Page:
Photograph of ocean and riprap at dusk
Big Ideas, Ecosystem Services, Recent Research

Climate change and the proliferation of shoreline armoring

Louise Firth and colleagues recently published this article in Environmental Science Processes & Impacts: Climate change and adaptational impacts in coastal systems: the case of sea defences. It provides a brief exploration of shoreline armoring in the face of climate change. The general idea is this: as sea levels rise, coastal cities and developments are requiring increases in coastal defense structures (breakwaters, riprap, etc). These structures carry negative and potentially positive impacts for marine ecosystems. Why not construct them with these impacts in mind?

Photo of coastline with riprap and seawall

(c) Nigel Chadwick

“There is no doubt,” Firth and colleagues state in their paper, “that [armoring structures] modify the natural environment and can have deleterious impacts…” They cite research that has demonstrated how armoring structures act as stepping stones for species undergoing range expansions and how they have facilitated biological invasions. However, they may have potentially beneficial impacts as well, by supporting species of conservation importance and increasing habitat heterogeneity, as Firth et al. (2013) note.

So what does this mean for the construction of coastal defense structures? If the objective is to enhance intertidal biodiversity, Firth et al. (2013) provide these guidelines:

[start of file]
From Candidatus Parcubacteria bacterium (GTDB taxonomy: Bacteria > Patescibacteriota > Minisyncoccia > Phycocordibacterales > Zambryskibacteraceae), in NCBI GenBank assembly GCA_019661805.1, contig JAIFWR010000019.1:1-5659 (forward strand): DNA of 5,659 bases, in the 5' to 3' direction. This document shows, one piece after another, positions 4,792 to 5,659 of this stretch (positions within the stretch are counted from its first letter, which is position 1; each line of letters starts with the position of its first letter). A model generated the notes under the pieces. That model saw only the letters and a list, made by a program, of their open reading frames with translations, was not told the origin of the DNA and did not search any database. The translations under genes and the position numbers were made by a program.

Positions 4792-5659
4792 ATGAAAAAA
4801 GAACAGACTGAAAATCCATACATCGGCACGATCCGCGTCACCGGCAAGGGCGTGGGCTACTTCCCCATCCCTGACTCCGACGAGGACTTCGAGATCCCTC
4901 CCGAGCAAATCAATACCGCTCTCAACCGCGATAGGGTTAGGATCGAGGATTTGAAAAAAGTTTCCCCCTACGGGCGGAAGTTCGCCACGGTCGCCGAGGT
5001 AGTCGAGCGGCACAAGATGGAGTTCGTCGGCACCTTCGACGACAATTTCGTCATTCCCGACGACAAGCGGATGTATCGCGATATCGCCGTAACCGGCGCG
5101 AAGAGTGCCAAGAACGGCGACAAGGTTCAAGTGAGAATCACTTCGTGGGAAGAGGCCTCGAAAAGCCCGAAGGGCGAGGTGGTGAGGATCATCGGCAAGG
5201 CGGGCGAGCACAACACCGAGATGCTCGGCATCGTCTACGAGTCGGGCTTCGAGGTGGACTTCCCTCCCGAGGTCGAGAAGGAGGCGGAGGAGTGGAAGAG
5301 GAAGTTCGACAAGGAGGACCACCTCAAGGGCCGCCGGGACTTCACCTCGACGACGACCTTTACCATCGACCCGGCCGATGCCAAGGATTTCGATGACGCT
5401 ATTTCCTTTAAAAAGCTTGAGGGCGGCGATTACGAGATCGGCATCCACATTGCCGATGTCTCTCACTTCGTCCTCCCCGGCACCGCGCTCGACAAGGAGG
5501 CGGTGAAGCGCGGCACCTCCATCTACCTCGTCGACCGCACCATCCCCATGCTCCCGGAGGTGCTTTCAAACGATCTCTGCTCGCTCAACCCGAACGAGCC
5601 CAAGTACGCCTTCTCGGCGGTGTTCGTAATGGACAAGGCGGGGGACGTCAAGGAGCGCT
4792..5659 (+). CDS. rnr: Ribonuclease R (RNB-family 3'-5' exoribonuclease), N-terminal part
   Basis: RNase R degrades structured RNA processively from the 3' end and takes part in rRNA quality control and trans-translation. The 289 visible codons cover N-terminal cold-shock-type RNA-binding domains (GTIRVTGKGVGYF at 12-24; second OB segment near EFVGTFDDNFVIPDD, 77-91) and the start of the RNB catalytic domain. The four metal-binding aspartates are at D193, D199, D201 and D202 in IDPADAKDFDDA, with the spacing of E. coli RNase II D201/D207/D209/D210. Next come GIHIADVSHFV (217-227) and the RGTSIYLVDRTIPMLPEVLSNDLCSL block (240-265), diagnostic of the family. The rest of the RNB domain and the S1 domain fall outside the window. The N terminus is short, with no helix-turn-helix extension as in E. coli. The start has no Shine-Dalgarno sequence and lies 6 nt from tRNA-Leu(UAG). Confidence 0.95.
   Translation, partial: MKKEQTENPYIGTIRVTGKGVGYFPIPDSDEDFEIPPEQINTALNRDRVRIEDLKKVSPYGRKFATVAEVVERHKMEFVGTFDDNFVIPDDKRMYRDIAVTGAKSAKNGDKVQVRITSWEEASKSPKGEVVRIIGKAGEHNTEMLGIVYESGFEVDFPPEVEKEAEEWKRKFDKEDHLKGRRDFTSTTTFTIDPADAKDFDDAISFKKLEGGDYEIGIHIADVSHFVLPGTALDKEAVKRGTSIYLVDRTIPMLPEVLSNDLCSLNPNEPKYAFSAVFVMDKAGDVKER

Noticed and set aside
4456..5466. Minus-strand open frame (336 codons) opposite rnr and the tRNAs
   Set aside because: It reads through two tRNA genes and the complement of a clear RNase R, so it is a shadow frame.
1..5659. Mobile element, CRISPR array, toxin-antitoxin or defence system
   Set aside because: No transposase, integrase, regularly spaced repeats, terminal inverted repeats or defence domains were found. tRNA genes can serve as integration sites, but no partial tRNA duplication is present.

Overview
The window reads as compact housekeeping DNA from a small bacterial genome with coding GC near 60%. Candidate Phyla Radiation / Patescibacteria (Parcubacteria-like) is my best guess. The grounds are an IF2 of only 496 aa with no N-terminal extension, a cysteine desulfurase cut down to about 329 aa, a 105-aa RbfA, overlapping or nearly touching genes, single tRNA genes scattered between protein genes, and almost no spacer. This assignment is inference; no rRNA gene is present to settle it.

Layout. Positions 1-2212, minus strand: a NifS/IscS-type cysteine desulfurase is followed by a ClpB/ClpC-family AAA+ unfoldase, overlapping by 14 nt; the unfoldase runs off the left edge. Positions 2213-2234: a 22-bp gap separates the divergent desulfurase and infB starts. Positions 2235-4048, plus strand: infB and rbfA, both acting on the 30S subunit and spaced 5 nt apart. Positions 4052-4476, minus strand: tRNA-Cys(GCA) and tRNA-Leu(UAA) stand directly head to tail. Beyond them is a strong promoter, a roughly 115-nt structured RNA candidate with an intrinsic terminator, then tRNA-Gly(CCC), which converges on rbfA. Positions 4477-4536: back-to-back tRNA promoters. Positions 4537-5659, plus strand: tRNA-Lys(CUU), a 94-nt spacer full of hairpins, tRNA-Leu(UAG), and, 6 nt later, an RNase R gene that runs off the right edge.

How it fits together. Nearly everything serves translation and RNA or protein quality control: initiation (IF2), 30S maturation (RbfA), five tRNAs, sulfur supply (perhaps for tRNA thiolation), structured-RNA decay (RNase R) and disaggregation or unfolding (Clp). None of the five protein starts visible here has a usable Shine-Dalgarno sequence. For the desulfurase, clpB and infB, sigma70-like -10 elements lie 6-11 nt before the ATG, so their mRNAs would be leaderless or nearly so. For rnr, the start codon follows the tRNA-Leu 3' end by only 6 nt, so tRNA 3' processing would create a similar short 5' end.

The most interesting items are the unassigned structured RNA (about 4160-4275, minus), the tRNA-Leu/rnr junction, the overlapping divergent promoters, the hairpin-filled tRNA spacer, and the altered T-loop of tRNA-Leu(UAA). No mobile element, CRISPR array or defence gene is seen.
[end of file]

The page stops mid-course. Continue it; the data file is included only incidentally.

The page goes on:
• ”Build structure lower in the intertidal zone.”  Areas that are submerged for longer tend to support a greater number of species. Would this alter habitat that would otherwise be unaltered? That’s a discussion for another day I suppose.
  • Avoid smooth rocky material“, as these types of surfaces tend to be to be colonized by fewer species.  Specifically, they suggest a mixture of hard and soft rock to create greater surface roughness.
  • Create rock pools,” which should provide refuges for some species at low tide and support greater diversity.
  • Create pits” and crevices.  These provide hiding places and habitat heterogeneity.
  • Deploy precast habitat enhancement units.” Firth et al. (2013) note that a variety of such units are currently being tested around the world at the moment.  More on this soon in future posts!

 

 

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